- The Portfolio Committee on Police wants to hold the executive to account for the unrest.
- The security cluster has been in disarray in the days following the unrest.
- The committee believes budget cuts are the root of the police’s slow response to quell the unrest.
The Portfolio Committee on Police is adamant about holding the executive accountable for security lapses during the looting, violence and destruction of property in KwaZulu-Natal and Gauteng.
This was according to the chairperson, ANC MP Tina Joemat-Pettersson, after the committee visited the two affected provinces on Tuesday and Wednesday.
In the days following the unrest – President Cyril Ramaphosa called it a “failed insurrection” – the security cluster has appeared in disarray.
Defence Minister Nosiviwe Mapisa-Nqakula contradicted Ramaphosa, saying it wasn’t an insurrection, and later backtracked.
Police Minister Bheki Cele denied that the State Security Agency (SSA) provided the police with an intelligence report before the unrest, but State Security Minister Ayanda Dlodlo said she did.
The government also admitted that it had been slow to respond to the outbreak of violence.
“Members of the executive are accountable collectively and individually to Parliament, and it will be a dereliction of duty on our part as Members of Parliament if we do not ensure thorough accountability,” said Joemat-Pettersson in a statement released on Thursday.
“It is on this basis that we will be suggesting to sister committees within the justice, crime prevention and security cluster to hold joint meetings to get to the bottom of security lapses during the violence and looting.”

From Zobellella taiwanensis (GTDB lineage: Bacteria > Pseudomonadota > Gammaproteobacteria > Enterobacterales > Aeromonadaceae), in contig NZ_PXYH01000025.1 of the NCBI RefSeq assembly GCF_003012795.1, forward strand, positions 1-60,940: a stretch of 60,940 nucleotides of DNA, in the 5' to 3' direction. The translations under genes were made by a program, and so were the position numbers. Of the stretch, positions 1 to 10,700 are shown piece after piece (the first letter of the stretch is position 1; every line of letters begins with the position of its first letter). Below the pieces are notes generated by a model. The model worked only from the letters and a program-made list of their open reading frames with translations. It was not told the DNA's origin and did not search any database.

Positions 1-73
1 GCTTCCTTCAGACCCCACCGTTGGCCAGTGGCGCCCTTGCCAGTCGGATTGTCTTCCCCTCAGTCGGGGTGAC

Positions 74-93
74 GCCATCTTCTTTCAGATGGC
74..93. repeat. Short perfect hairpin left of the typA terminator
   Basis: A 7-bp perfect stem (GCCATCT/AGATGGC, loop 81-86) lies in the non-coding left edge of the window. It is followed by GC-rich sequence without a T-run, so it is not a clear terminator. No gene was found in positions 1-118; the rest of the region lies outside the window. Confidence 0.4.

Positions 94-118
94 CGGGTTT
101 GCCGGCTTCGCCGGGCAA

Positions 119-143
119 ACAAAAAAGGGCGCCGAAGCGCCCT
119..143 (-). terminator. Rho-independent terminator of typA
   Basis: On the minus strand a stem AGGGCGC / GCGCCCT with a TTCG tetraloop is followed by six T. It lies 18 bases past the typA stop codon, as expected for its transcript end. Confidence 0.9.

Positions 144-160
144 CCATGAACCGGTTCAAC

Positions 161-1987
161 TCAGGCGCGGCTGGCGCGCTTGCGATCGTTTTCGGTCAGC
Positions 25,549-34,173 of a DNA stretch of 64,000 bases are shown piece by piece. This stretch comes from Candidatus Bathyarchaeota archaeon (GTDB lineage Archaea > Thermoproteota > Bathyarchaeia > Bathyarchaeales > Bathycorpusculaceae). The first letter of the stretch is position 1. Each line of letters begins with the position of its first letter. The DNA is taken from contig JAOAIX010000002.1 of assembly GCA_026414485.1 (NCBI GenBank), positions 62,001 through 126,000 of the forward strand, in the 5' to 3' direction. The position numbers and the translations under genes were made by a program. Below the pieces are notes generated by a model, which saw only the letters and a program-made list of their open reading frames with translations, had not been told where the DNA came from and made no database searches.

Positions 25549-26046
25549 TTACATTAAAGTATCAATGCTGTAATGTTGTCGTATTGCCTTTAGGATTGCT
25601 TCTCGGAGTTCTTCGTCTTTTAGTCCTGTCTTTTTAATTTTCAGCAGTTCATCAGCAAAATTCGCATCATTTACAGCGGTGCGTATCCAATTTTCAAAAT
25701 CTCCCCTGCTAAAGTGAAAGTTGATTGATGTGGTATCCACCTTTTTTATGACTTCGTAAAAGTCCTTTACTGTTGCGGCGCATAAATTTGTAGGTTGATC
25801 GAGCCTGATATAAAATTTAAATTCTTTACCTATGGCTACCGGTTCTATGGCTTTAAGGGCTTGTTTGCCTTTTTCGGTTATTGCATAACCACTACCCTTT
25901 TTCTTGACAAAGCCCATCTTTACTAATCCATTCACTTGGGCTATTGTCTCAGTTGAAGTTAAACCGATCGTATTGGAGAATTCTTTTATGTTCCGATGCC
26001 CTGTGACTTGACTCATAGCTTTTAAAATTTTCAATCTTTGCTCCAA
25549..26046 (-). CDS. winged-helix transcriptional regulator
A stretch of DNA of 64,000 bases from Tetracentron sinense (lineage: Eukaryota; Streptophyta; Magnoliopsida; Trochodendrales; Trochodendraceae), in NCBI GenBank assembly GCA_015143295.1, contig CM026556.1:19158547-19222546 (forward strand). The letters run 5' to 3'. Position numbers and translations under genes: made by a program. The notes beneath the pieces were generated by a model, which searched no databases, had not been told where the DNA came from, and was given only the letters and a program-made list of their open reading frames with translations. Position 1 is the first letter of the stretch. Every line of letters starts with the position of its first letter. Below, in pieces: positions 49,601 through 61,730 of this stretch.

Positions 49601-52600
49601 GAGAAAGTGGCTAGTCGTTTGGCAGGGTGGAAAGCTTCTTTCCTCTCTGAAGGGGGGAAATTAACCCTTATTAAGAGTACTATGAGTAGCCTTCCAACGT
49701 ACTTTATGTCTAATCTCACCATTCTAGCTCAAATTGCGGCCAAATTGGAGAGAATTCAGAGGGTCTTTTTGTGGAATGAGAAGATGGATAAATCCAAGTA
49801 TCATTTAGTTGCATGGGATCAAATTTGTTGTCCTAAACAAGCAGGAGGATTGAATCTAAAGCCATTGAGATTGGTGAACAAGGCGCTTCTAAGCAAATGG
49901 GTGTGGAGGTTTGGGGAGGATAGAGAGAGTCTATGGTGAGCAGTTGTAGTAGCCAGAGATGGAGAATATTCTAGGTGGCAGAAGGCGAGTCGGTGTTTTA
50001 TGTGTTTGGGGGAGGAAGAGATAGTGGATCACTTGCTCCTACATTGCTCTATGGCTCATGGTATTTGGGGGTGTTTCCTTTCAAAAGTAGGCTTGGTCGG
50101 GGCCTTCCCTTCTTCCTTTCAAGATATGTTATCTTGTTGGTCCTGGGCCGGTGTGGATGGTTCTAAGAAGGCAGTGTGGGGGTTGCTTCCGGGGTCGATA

She said the committee believes that a thorough accountability process is essential in preventing the recurrence of the violence in future. The committee’s proposal will include a discussion on the functionality of the intelligence apparatus, budgetary shortfalls, as well as collaboration within the cluster.
The committee also believes that the R11.8 billion cut to the police budget is the root cause of the “police dithering and slow response to looting and destruction of property”.
According to the committee, the acknowledgement that the police were overwhelmed, due to the lack of human resources and equipment, can only be addressed through consideration of the police’s budget.
The committee highlighted that, as a direct result of budget cuts, for two successive years, the police were unable to undertake their annual intake of 7 000 new trainees, placing additional pressure on the police, given the vast size of the population they serve.
Joemat-Pettersson also called for the prosecution of police officers involved in the looting.
“We urge the Independent Police Investigative Directorate to complete the investigations urgently. Also, internal disciplinary proceedings must be instituted to rid the service of rotten apples. We can only regain the credibility of the police through a strong and clear action against rotten apples,” Joemat-Pettersson said.
The committee commended community policing forums that tried to save businesses, despite threats of physical harm.